Addiction Misconceptions

12 Common Myths About Addiction

Addiction and recovery topics are plagued by information that is outdated and false. There’s no doubt that if you or a loved one are struggling with drug addiction or alcoholism, then you’ve probably received advice that is well-meaning but coming from people who don’t really understand. Because some people lack a clear understanding, there is a stigma attached to addiction that can lead to embarrassment and shame. These make it that much harder to get better. So, it’s essential to discuss addiction honestly and openly so anyone needing treatment can get the support they need. Today we will dispel

12 Common Myths about Addiction that Everyone Should Know.

1. Myth About Addiction: Addicts lack moral fiber

No one wants to become a drug addict or alcoholic. It’s a force that can take control of anyone regardless of their life circumstances. Once it takes hold, addiction can cause a person to change. They may become unavailable to family and friends, steal for money or drugs, or make bad choices they wouldn’t have otherwise made. But, the fact is that they aren’t addicts because they lack moral fiber or because they are weak or bad people. They make bad choices in life because they are addicted.

2. Myth About Addiction: Addicts need willpower to overcome the addiction

Addiction is a disease and has very little, if anything, to do with willpower. When a person is addicted to drugs or alcohol, their brain function has been altered, so even if they want to stop, they can’t. Once the brain is chemically altered by addiction, the disease begins to take over the person’s life in detrimental ways. Drug addicts and alcoholics are usually not weak-minded people, they are often extremely strong-willed, but the brain gives them misinformation, convincing them getting high is the best option. Once drug and alcohol addiction takes hold, it doesn’t matter how strong-willed a person is because their ability to make choices is gone. Learn more about how drugs and alcohol affect the brain.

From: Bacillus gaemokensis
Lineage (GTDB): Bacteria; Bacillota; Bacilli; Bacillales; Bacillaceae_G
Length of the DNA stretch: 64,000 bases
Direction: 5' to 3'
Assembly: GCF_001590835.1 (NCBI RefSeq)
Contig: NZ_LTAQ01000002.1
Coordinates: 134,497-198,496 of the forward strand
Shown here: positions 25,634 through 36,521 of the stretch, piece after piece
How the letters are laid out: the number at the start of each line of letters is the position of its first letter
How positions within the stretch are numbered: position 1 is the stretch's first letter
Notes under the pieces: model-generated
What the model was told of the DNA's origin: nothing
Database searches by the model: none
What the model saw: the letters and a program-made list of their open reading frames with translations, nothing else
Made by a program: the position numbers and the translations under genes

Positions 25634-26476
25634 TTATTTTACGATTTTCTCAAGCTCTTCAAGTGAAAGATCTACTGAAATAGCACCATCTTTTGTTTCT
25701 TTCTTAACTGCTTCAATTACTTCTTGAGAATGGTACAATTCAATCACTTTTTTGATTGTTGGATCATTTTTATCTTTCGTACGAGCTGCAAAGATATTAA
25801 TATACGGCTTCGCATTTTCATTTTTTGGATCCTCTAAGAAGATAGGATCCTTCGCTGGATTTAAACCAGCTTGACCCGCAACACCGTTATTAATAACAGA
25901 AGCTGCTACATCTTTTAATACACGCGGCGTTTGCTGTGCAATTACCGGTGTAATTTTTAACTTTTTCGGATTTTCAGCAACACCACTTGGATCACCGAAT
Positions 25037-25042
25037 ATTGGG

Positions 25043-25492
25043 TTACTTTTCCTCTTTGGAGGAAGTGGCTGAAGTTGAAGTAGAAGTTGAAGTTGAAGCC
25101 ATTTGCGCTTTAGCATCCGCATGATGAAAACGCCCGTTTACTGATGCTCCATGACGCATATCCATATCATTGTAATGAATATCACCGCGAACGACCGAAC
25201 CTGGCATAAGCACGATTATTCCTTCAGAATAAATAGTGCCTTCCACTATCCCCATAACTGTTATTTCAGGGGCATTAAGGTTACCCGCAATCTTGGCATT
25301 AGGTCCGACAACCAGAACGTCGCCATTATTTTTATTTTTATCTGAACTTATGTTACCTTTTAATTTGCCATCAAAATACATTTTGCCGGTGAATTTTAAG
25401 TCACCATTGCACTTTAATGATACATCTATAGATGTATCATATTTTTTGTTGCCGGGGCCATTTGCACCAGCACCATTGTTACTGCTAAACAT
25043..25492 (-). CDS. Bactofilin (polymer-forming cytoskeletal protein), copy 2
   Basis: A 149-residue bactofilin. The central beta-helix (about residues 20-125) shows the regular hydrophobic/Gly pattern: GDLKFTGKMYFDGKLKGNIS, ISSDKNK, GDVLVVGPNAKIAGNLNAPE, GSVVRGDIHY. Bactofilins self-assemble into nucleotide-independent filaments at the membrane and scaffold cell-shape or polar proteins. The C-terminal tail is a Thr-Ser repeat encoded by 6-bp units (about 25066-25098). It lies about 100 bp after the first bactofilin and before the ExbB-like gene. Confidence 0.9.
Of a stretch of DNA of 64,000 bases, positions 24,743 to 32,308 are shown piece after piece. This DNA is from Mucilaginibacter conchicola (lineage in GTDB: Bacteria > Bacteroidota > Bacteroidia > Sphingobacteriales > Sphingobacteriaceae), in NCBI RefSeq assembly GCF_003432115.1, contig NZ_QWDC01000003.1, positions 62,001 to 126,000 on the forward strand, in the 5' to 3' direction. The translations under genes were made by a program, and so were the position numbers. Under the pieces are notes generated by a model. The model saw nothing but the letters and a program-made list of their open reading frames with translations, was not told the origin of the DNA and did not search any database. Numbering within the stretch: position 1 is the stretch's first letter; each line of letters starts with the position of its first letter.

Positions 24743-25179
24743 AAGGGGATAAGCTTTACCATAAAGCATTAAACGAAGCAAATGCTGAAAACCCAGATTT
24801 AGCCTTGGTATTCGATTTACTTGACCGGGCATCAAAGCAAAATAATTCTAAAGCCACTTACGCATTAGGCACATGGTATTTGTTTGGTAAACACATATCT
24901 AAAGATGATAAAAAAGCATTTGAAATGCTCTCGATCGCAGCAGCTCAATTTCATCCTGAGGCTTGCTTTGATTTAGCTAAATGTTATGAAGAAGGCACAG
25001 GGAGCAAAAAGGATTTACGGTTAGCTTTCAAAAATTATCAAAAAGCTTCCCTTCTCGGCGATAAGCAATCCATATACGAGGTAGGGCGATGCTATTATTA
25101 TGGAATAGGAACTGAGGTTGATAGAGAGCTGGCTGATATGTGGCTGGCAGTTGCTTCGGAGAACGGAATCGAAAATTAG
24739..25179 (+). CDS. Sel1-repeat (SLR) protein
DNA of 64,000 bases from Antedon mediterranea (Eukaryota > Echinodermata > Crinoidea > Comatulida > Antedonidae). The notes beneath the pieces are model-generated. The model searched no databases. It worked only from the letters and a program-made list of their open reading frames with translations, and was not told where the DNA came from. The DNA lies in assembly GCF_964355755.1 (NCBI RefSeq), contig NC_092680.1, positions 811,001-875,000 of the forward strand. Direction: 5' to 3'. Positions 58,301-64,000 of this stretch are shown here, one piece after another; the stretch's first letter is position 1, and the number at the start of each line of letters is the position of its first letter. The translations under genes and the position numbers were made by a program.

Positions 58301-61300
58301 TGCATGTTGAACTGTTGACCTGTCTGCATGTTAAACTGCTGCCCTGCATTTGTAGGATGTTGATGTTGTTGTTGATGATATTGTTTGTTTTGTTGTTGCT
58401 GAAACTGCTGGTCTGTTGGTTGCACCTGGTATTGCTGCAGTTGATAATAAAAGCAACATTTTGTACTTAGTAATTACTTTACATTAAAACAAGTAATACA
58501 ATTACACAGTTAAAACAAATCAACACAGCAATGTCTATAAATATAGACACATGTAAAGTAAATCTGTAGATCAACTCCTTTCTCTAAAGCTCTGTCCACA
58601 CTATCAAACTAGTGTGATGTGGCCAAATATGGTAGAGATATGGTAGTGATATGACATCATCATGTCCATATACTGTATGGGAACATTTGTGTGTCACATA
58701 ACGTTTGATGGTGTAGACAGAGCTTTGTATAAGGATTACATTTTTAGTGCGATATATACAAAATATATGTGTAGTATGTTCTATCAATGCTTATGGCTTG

3. Myth About Addiction: Addicts are easy to spot

There are many stereotypes when it comes to how addicts look. Some people believe they are easy to spot as they are usually poor or homeless. However, the truth is, anyone can become an addict, and they are often hard to spot. Addiction should have no stereotypes because no one is safe from this disease. It can be your favorite Hollywood celebrity, a Wall Street stockbroker, or simply the soccer mom who lives next door. Addiction is an equal opportunity offender that affects all classes, ages, races, genders, and professions.

4. Myth About Addiction: Addicts who use in private aren’t hurting anybody

Regardless if an addict is drinking, gambling, or using drugs – even in private – it eventually does begin to hurt people around them. Addiction can not only affect others, but it can also ruin other people’s lives, especially those closest to the person. Addiction can also destroy relationships because, let’s face it, it’s not easy to see a loved one suffer. This type of disease usually causes behavioral changes in people, leading to them acting differently towards their friends and family members.

5. Myth About Addiction: Alcohol is not as dangerous as illegal drugs

Some people believe that because alcohol is legal and many people drink, it’s not as dangerous as illegal drugs. However, alcohol is one of the most dangerous drugs available. Globally, nearly 3 million people die each year due to the harmful effects of alcohol, which represents 5.3% of all deaths. Consuming too much alcohol can lead to overdoses, and people addicted can actually die from withdrawal. This drug also negatively affects the body’s kidneys, liver, stomach, and even the brain. Actually, alcoholism kills more people than any other substance. Visit our blog to learn more.

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6. Myth About Addiction: Changing your life through education, relocation, or a new job can fix addiction

While making a significant life change can provide temporary relief from addiction, it’s not a permanent fix. Most of the time, people turn to drugs and alcohol as coping mechanisms. So, the stress from moving away from everyone you know, getting a new job, or going to college can be enough to cause a person to return to bad habits.

7. Myth About Addiction: Addiction only pertains to drugs and alcohol